Catch Tour Fever: A Brief Background on the Tour de France

We all know it, it’s the most clas­sic and arguably even the most icon­ic race on the plan­et. The Tour de France hap­pens every year, invit­ing cyclists from all over the world to com­pete in an event that is so steeped in his­to­ry it’s rep­u­ta­tion almost out­does itself. In hon­or of this esteemed race, we put togeth­er a lit­tle guide to the tour to give you some his­to­ry, back­ground info, and how to fol­low it this year.

Cour­tesy of Fred­er­ic Legrand //


The Tour de France was cre­at­ed in 1903. Dur­ing this time France was reel­ing from the defeat of the Fran­co-Pruss­ian War and was in much need of nation­al uni­ty and strength. In this way, the race became a sym­bol for the a new sense of iden­ti­ty and pride amongst French people.

The route of the tour is also indebt­ed to a deep­er sense of nation­al pride. Geo­graph­i­cal­ly speak­ing, France is unique­ly placed with­in Europe. While the North shares much of it’s land­scape with the neigh­bor­ing coun­tries of Ger­many and Bel­gium, the South of France is Mediter­ranean, with a land­scape clos­er to the likes Spain or Por­tu­gal. This unique mix of geog­ra­phy, all of which can be seen dur­ing the three-week race, is sym­bol­ic of France’s nation­al iden­ti­ty. While the race weaves its way across the entire coun­try­side, from the coast, up through the Alps, and final­ly into Paris, the tri­als of the cyclists can be seen as a metaphor for the coun­try’s tri­umph over adver­si­ty, which is inte­gral to the sto­ry that under­pins France’s history.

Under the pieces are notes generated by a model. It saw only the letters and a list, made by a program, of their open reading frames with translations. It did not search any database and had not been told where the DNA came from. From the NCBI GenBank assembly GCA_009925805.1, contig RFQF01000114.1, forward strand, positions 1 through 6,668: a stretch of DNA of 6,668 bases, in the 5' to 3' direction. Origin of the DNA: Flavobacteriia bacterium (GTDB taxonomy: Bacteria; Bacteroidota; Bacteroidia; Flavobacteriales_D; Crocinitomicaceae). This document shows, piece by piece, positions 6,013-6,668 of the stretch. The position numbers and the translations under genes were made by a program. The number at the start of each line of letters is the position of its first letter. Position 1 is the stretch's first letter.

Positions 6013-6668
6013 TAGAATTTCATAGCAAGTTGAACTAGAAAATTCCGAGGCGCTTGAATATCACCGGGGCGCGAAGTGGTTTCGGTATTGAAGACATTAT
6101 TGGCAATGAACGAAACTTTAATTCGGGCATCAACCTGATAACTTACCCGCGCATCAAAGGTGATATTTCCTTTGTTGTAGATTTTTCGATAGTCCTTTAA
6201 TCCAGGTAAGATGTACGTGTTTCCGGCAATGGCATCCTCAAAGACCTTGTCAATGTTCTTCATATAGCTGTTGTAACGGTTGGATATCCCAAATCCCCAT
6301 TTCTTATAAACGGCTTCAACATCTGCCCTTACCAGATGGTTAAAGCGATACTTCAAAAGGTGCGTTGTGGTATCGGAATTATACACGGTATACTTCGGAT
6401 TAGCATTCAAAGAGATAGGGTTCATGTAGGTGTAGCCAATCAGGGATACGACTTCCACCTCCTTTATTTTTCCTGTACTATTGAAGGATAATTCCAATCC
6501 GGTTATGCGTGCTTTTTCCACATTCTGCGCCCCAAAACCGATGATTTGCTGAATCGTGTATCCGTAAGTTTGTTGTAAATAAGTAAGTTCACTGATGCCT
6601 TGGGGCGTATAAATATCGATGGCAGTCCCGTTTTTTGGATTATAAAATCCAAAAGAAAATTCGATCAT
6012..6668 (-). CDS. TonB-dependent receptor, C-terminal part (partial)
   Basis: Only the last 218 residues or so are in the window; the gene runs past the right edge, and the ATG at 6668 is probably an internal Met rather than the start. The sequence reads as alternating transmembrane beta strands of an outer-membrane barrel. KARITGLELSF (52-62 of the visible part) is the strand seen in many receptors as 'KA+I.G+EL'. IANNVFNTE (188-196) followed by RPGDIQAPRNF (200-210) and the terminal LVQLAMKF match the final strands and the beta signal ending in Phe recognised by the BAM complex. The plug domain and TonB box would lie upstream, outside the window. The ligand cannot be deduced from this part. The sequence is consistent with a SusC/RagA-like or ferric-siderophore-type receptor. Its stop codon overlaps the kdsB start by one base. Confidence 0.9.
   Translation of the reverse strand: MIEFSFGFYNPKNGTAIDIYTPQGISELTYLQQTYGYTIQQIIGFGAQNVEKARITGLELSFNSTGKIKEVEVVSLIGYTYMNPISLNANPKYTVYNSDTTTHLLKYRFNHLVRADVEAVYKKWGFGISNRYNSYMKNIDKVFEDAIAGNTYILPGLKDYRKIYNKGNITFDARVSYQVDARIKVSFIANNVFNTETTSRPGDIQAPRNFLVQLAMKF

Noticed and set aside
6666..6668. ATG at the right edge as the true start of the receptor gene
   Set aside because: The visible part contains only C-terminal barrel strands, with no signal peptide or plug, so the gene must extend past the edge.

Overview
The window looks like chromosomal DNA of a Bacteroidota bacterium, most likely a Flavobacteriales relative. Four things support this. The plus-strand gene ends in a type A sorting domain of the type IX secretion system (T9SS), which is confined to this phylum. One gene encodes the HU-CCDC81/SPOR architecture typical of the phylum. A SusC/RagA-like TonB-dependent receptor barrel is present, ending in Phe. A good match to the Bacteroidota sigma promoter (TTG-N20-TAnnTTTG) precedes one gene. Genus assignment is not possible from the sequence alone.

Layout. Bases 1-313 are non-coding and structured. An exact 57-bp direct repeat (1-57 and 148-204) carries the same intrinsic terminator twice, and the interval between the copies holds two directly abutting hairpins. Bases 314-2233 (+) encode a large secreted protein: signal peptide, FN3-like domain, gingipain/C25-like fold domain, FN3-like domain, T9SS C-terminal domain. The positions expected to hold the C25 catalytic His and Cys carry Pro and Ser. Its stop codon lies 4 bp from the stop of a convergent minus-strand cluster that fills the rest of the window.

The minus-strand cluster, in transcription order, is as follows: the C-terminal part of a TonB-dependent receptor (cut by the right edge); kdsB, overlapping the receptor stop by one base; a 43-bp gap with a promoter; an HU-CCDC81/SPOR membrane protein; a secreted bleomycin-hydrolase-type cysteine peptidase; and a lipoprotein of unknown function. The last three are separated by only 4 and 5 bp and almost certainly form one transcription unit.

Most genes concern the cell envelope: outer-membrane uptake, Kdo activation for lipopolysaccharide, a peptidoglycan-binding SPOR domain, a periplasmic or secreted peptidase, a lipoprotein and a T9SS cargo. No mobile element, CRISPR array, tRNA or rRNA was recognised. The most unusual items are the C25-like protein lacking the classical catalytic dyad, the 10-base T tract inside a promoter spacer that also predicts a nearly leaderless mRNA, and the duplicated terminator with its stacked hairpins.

“The Tour de France is the great­est spec­ta­cle in bicy­cle rac­ing. The top rid­ers, most advanced equip­ment and most zeal­ous fans con­verge on the French coun­try­side for three weeks in July to cel­e­brate cycling. If you ever get a chance to see the race in per­son, don’t pass it up.” — Clymb Cycle Buy­er, Eric Benson

The Tour Now

This year for the 104th time in his­to­ry, a mas­sive swarm of cyclists will climb on their bikes and race across the whole of France, fin­ish­ing in Paris beneath the Arc de Tri­om­phe. The track is a 3,540-kilometer (2,200 mile) course that will be begin this year in Düs­sel­dorf, mov­ing from there onto the Pyre­nees and then the Alps, (the tour has a his­to­ry of start­ing in near­by coun­tries where the whole thing kicks off with a huge par­ty) and final­ly into south­ern and east­ern France.

The race unfolds over the course of three weeks and is divid­ed into 21 stages, rang­ing from 100 kilo­me­ters to 220 kilo­me­ters, with some time tri­al stuff thrown in their just for fun. Even though the days of Lance Arm­strong and the dop­ing scan­dal have final­ly end­ed, there is still a lot to love. This year, Chris Froome’s attempt to three-peat will be a high­light for sure.

To keep up with the Tour as it goes along, check out the offi­cial page here.